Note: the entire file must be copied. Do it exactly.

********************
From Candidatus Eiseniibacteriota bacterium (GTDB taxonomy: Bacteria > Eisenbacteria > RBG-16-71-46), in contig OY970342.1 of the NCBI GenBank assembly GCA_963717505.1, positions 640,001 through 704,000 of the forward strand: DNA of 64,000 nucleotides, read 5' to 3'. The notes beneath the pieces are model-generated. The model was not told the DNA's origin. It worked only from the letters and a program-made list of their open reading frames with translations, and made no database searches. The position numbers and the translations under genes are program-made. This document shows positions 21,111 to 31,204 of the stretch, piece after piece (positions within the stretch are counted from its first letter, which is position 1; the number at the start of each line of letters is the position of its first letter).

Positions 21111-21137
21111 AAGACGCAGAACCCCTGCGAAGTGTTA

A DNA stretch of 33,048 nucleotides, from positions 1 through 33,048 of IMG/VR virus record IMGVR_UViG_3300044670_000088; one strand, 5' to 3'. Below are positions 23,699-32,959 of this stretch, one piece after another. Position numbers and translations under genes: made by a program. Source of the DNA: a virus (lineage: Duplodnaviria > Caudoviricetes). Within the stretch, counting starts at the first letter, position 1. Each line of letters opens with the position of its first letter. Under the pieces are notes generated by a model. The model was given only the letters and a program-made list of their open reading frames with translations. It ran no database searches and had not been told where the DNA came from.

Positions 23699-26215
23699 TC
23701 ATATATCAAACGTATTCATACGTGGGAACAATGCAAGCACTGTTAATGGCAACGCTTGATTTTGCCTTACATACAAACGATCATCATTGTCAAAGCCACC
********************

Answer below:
From Candidatus Eiseniibacteriota bacterium (GTDB taxonomy: Bacteria > Eisenbacteria > RBG-16-71-46), in contig OY970342.1 of the NCBI GenBank assembly GCA_963717505.1, positions 640,001 through 704,000 of the forward strand: DNA of 64,000 nucleotides, read 5' to 3'. The notes beneath the pieces are model-generated. The model was not told the DNA's origin. It worked only from the letters and a program-made list of their open reading frames with translations, and made no database searches. The position numbers and the translations under genes are program-made. This document shows positions 21,111 to 31,204 of the stretch, piece after piece (positions within the stretch are counted from its first letter, which is position 1; the number at the start of each line of letters is the position of its first letter).

Positions 21111-21137
21111 AAGACGCAGAACCCCTGCGAAGTGTTA

A DNA stretch of 33,048 nucleotides, from positions 1 through 33,048 of IMG/VR virus record IMGVR_UViG_3300044670_000088; one strand, 5' to 3'. Below are positions 23,699-32,959 of this stretch, one piece after another. Position numbers and translations under genes: made by a program. Source of the DNA: a virus (lineage: Duplodnaviria > Caudoviricetes). Within the stretch, counting starts at the first letter, position 1. Each line of letters opens with the position of its first letter. Under the pieces are notes generated by a model. The model was given only the letters and a program-made list of their open reading frames with translations. It ran no database searches and had not been told where the DNA came from.

Positions 23699-26215
23699 TC
23701 ATATATCAAACGTATTCATACGTGGGAACAATGCAAGCACTGTTAATGGCAACGCTTGATTTTGCCTTACATACAAACGATCATCATTGTCAAAGCCACC